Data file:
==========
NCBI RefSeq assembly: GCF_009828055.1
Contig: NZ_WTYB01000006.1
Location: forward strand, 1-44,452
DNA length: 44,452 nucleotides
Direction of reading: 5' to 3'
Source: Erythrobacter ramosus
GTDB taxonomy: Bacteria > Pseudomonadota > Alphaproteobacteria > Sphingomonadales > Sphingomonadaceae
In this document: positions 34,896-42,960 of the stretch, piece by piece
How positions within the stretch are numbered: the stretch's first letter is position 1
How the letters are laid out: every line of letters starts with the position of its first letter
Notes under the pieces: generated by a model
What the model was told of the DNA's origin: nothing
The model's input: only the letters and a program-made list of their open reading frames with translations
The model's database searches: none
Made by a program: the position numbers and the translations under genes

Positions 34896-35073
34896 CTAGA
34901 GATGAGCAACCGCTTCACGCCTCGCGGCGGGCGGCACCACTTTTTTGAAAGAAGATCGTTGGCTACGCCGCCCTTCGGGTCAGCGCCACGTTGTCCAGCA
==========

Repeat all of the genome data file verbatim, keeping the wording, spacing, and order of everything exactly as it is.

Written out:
NCBI RefSeq assembly: GCF_009828055.1
Contig: NZ_WTYB01000006.1
Location: forward strand, 1-44,452
DNA length: 44,452 nucleotides
Direction of reading: 5' to 3'
Source: Erythrobacter ramosus
GTDB taxonomy: Bacteria > Pseudomonadota > Alphaproteobacteria > Sphingomonadales > Sphingomonadaceae
In this document: positions 34,896-42,960 of the stretch, piece by piece
How positions within the stretch are numbered: the stretch's first letter is position 1
How the letters are laid out: every line of letters starts with the position of its first letter
Notes under the pieces: generated by a model
What the model was told of the DNA's origin: nothing
The model's input: only the letters and a program-made list of their open reading frames with translations
The model's database searches: none
Made by a program: the position numbers and the translations under genes

Positions 34896-35073
34896 CTAGA
34901 GATGAGCAACCGCTTCACGCCTCGCGGCGGGCGGCACCACTTTTTTGAAAGAAGATCGTTGGCTACGCCGCCCTTCGGGTCAGCGCCACGTTGTCCAGCA